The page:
If, at any time, the great fashion magazines wish to refer to the great American style of the 1960s – the golden age of the Jet Set – they mention Babe Paley. Immortal elegance. A woman from a now extinct race. Part of an era when sophistication was inherited at birth and borne completely naturally because that was just how it should be. Babe Paley, wife of a media magnate, Vogue fashion editor, inspired muse and eternal style icon, died at the end of the 1970s but her spirit lives on and we can find her mentioned in many of today’s magazines.
According to the great exaggerator and author, Truman Capote, companion to rich and famous women, also an inveterate demythologiser, “Babe Paley had only one fault: she was perfect. Otherwise, she was perfect”.
The style of some women is fuelled by their own lives, by what they do every morning, what they read, what they eat and who their friends are. Style is a passion and the creation of ceaseless endeavours. Style is hard work. Nourishing it in the midst of the overwhelming daily grind is a sign of vocation, of serenity, never of frivolity. Dressing is not the same as dressing up; it’s to do with style. And you either have it, practise it, or you don’t have it.
All lives that are like perfect pearls have some faults, generally hidden in the bedroom or in the bathroom mirror. Babe was distanced from her children, her two husbands had affairs, perhaps bored with so much perfection, she believed she wasn’t thin enough and lived shut up in her perfect homes, a life of luxury and loneliness.
But perfection costs so much because we know it’s impossible to achieve. This woman’s overriding mission was to create a perfect life with a perfect status, a perfect wardrobe and a perfect family. Babe and her second husband would organise fabulous parties for exclusive guests invited to the “Paley club”, who were admired and showed it. However, her elegance was restrained and discreet, without strident or eye-catching details. Babe’s style was based on something you couldn’t see: nothing tangible that could be engraved on the memory; not her hair or her make-up or her accessories. She was never aware of what she was wearing. You’d look at her and she was simply Babe.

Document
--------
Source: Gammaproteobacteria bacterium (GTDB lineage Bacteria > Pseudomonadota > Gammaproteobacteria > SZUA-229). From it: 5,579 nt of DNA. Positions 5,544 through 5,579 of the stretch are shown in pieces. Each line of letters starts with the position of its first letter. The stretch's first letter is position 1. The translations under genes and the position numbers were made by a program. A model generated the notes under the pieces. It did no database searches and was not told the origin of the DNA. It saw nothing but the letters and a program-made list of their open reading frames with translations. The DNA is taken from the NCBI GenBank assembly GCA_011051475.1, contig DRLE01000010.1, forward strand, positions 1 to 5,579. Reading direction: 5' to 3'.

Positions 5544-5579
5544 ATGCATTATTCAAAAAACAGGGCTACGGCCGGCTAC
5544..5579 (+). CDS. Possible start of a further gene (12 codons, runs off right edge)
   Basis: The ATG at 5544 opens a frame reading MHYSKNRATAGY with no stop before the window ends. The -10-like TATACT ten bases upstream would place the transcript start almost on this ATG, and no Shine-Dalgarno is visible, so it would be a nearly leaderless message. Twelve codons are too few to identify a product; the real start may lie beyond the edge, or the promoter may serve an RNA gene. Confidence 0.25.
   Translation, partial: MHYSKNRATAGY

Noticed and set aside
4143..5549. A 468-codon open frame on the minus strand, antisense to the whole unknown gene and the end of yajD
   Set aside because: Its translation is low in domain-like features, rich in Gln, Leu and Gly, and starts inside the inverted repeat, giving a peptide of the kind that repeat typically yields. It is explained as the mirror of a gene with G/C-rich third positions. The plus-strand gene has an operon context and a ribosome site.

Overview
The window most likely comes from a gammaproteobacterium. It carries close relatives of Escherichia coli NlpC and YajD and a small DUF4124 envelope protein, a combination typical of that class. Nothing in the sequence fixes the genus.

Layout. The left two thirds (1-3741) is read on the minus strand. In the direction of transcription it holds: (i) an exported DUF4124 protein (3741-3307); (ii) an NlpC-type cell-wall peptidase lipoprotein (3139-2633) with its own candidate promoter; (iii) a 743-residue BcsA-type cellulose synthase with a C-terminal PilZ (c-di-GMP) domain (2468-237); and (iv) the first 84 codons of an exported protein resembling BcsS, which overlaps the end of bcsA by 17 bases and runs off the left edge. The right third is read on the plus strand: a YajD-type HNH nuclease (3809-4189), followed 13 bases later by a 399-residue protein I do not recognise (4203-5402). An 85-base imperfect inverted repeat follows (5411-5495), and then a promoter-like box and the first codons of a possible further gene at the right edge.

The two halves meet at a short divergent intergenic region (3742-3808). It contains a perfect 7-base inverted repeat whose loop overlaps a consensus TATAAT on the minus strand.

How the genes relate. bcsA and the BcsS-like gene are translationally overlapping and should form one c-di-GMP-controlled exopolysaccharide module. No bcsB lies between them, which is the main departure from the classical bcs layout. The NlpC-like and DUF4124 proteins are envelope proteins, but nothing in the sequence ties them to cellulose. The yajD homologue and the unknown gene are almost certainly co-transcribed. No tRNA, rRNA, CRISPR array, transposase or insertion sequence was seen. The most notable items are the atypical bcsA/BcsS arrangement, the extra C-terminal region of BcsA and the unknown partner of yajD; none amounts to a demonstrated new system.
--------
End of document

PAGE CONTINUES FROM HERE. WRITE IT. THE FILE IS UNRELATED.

Her first marriage to an oil heir was the time when she worked as fashion editor at Vogue and was, they say, superb at discovering trends. A pioneer in demonstrating the elegance of simple make-up, daring with black and blue contrasts, she made a walk in the countryside wearing trousers and a straw hat into a “must”, and one day she decided to remove her scarf from her neck and tie it to her handbag, becoming a “trending topic” at a time when social networks didn’t exist.
For trivialities such as these a woman is elegant simply because she’s the first. And because she does it well. She was never overdressed. Another plus we might add is something that’s still considered abhorrent in Spain today: she let her hair go grey.
Capote, who used to consume large amounts of alcohol and barbiturates, would socialise with the most famous women of his time, becoming their little malicious pet. However, he was not a pet but a writer and, one day, he decided to tell all. The result was “Answered Prayers”, earning him the hatred and rejection of those who’d once revered him. The truth, in high class salons full of discreet nuances, is not welcome.
These were times when the excessive gold of bling had yet to appear and a group of millionaires’ wives used to meet up, inventing a custom that made them famous: the lunch they turned into a verb. They’d talk about their lives; luxurious, turbulent; amused for a time with so many tables to organise and decorate.
Babe was the woman who all high fashion photographers wanted to put in front of their lens, the woman envied by her friends’ husbands, adored by all New York except her husband, an insolent magnate who would show his disdain for her in public.
Babe was perfect but her life wasn’t. Perhaps because of suffocating scenes, one day she decided to take off her Hermès scarf and tie it casually but perfectly onto the strap of her handbag.
She belonged to Capote’s group of “swans”, defined by journalist Bob Colacello in Vanity Fair as “the ladies who lunch”.